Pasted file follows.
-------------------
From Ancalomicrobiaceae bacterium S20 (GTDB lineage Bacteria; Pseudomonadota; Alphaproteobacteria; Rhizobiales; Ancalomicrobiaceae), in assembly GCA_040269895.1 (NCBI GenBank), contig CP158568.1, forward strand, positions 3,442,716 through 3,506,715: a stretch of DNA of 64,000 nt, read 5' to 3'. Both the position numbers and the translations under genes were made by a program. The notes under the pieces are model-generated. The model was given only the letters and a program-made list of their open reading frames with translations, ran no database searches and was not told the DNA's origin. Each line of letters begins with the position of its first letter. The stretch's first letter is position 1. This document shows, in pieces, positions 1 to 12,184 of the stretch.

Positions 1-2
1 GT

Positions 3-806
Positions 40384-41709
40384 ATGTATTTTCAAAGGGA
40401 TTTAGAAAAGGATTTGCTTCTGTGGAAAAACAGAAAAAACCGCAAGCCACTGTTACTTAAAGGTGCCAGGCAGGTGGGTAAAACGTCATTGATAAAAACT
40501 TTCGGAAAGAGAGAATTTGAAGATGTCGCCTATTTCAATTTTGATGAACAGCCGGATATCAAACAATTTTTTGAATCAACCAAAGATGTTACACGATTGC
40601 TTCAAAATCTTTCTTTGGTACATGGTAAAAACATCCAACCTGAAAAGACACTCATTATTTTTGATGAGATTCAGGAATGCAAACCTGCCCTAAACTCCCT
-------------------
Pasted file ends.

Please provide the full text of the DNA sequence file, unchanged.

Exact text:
From Ancalomicrobiaceae bacterium S20 (GTDB lineage Bacteria; Pseudomonadota; Alphaproteobacteria; Rhizobiales; Ancalomicrobiaceae), in assembly GCA_040269895.1 (NCBI GenBank), contig CP158568.1, forward strand, positions 3,442,716 through 3,506,715: a stretch of DNA of 64,000 nt, read 5' to 3'. Both the position numbers and the translations under genes were made by a program. The notes under the pieces are model-generated. The model was given only the letters and a program-made list of their open reading frames with translations, ran no database searches and was not told the DNA's origin. Each line of letters begins with the position of its first letter. The stretch's first letter is position 1. This document shows, in pieces, positions 1 to 12,184 of the stretch.

Positions 1-2
1 GT

Positions 3-806
Positions 40384-41709
40384 ATGTATTTTCAAAGGGA
40401 TTTAGAAAAGGATTTGCTTCTGTGGAAAAACAGAAAAAACCGCAAGCCACTGTTACTTAAAGGTGCCAGGCAGGTGGGTAAAACGTCATTGATAAAAACT
40501 TTCGGAAAGAGAGAATTTGAAGATGTCGCCTATTTCAATTTTGATGAACAGCCGGATATCAAACAATTTTTTGAATCAACCAAAGATGTTACACGATTGC
40601 TTCAAAATCTTTCTTTGGTACATGGTAAAAACATCCAACCTGAAAAGACACTCATTATTTTTGATGAGATTCAGGAATGCAAACCTGCCCTAAACTCCCT